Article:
Fred Wilson

Glass Works 2009 – 2018

Mar 10–May 16, 2020

Pace Gallery is pleased to present Fred Wilson: Glass Works 2009 – 2018, a small survey of the artist’s celebrated glass sculptures at Itaewon-ro 262, Yongsan-gu, Seoul.

Exhibition Details

Fred Wilson
Glass Works 2009 – 2018
Mar 10 – May 16, 2020


Itaewon-ro 262



Above: Installation view, Fred Wilson: Glass Works 2009-2018, March 10 - May 16, 2020, Pace Gallery, Seoul © Fred Wilson

Fred Wilson, Untitled (Akua'ba), 2010, cast and blown glass, 88" x 43" x 14-1/2" (223.5 cm x 109.2 cm x 36.8 cm), overall installed © Fred Wilson

Pace Gallery is pleased to present Fred Wilson’s solo exhibition in Korea with a small survey of the artist’s celebrated glass sculptures. Wilson’s use of glass has become a unifying element of his career ever since he first began to explore the possibilities of the medium nearly twenty years ago. Spanning over a decade of work, this exhibition will include his black-glass drips, ornate black mirrors, and Rezzonico-style chandeliers.

Since 2001, Wilson has worked alongside prominent American glass blower Dante Marioni with whom he first explored the possibilities of black-colored glass. During this time, Wilson produced his first black glass drips. The reflective surface of the blown glass and the teardrop-like forms suggest liquids such as ink, oil, blood and tar, and are blown from red glass so dense that it appears black. Wilson has continued to make drip works including Untitled (Akua'ba) (2010), a multi-piece installation topped with a black-glass sculpture cast from a traditional ritual fertility doll of the Asante people in Ghana. The glass doll extends from the wall looking down on a series of black drips that appear to cascade towards the floor—a nod to the fecundity associated with the African doll and the spread of the notion of the “Global African.” As Wilson explains, “Since the late 20th century the concept of the color black has shifted. Africans and those of the African Diaspora have embodied the color and flipped the negative meaning on its head and now view it as a powerful symbol of solidarity, born of our shared history and culture. My works in black are a mixture of positive affirmation, with a clear-eyed understanding of the racist tropes of the past.”

Wilson has also explored more complex representations and sculptures. For his exhibition Speak of Me as I Am (2003) for the United States Pavilion at the 50th Biennale di Venezia, Wilson commissioned artisans on the island of Murano to produce a large-scale chandelier in an eighteenth-century Venetian Rezzonico style. Murano has been the epicenter of Venetian glassmaking since the 13th century. Titled Chandelier Mori (2003), Wilson’s sculpture marked the first time in the history of Venetian glassmaking that a Murano chandelier was made in black glass. Over the ensuing seventeen years, he has created additional chandeliers and a variety of black Murano glass mirrors that build on his examination of objects, their public uses, and material histories. “The works I create are in turn affected not only by my shifting ideas from place to place,” he writes, “but also by my ongoing interest in Minimalism and Conceptualism, social issues, notions of race, and psychological states of alienation and denial.”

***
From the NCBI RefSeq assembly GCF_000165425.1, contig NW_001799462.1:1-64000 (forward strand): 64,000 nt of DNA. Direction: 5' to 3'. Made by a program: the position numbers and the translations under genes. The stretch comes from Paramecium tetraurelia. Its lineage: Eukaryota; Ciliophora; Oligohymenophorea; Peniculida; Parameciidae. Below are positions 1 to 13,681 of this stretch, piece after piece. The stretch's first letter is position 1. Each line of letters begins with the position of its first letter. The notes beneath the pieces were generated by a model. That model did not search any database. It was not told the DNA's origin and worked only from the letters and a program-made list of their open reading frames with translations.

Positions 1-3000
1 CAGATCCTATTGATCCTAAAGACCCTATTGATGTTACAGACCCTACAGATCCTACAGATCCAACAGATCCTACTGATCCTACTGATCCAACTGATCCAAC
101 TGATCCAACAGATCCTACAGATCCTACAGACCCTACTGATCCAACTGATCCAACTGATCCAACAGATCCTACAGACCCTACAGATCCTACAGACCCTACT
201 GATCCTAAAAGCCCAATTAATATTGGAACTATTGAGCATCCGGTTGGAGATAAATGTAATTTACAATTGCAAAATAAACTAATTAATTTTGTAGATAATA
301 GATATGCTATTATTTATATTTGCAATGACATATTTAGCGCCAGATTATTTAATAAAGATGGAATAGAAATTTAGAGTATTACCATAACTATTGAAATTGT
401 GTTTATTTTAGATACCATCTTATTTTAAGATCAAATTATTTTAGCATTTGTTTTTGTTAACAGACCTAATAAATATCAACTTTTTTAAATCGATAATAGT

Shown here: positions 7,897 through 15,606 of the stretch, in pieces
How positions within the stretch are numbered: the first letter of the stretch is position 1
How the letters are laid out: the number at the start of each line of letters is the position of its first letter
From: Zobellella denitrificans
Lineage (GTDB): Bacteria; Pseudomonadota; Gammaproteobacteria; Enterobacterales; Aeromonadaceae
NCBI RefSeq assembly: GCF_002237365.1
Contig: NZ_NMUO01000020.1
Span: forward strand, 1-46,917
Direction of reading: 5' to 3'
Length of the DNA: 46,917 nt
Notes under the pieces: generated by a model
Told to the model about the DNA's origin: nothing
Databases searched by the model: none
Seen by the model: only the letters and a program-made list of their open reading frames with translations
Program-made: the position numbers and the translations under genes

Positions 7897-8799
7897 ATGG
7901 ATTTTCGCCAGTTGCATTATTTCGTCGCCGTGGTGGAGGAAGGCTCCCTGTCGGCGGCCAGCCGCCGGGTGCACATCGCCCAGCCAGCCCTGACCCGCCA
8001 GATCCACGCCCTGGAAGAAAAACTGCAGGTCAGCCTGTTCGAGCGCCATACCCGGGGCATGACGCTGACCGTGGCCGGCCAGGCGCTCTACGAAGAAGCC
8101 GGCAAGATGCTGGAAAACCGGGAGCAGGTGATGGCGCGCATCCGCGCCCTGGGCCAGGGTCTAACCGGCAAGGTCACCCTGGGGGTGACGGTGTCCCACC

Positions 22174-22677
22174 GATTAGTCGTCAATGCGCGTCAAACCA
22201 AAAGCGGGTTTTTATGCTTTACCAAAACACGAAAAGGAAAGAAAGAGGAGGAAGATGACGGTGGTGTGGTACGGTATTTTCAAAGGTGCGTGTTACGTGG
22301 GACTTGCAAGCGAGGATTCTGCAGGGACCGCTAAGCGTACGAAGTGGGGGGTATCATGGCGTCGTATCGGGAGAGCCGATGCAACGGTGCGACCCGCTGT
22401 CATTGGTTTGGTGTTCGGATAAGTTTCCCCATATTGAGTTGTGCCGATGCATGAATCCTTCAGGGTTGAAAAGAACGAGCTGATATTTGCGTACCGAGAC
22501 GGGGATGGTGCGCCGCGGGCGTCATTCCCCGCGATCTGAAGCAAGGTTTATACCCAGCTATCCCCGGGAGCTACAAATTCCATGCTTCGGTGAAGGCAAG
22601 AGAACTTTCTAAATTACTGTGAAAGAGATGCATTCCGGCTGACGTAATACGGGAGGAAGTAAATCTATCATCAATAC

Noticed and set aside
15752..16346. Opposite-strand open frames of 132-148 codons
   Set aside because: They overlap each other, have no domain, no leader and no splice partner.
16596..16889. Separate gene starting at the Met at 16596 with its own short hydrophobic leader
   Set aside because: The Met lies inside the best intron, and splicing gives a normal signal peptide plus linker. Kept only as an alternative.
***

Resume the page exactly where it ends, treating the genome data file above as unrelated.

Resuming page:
Fred Wilson, I Saw Othello's Visage in His Mind, 2013, Murano glass, paint, and wood, 64" x 51-1/2" x 7" (162.6 cm x 130.8 cm) © Fred Wilson

Since his Venice installation, Wilson has found inspiration in Shakespeare’s Venetian tragedy Othello. Spoken lines, characters, and stage directions are used as titles, or quoted within works, and express, through fragmentation, historic representations of blackness, notions of loss, the realities of erasure, and the politics of power. Works included in this exhibition—such as I Saw Othello's Visage in His Mind (2013)—exemplify the artist’s ongoing engagement with the decorative arts and the themes of Othello in large-scale mirror. The black mirrors are comprised of highly detailed black Murano glass often in layers, with the mirrors’ verso painted black. This creates a phantom-like reflection that prompts consideration of blackness—and so the complexities of representation and identity—in the viewer as their likeness is blackened upon reflection. The theme of Othello continues with Wilson’s most recent chandelier A Moth of Peace (2018), the title pulling from a line in which Desdemona refers to herself as a “moth of peace” left alone when Othello is sent off to war. This sense of lightness marked with elements of melancholy is reflected in the physical qualities of the chandelier, which is made of clear and milky white glass punctuated with contrasting black elements and decorated with traditional flower and leaf shapes.

My works in black are a mixture of positive affirmation, with a clear-eyed understanding of the racist tropes of the past.

Fred Wilson


Fred Wilson

Fred Wilson is renowned for his interdisciplinary practice that challenges assumptions of history, culture, race, and conventions of display.By reframing objects and cultural symbols, he alters traditional interpretations, encouraging viewers to reconsider social and historical narratives. Wilson’s early work was directed at marginalized histories, exploring how models of categorization, collecting, and display exemplify fraught ideologies and power relations inscribed into the fabric of institutions.

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Seoul — Fred Wilson, Glass Works 2009 – 2018, Mar 10–May 16, 2020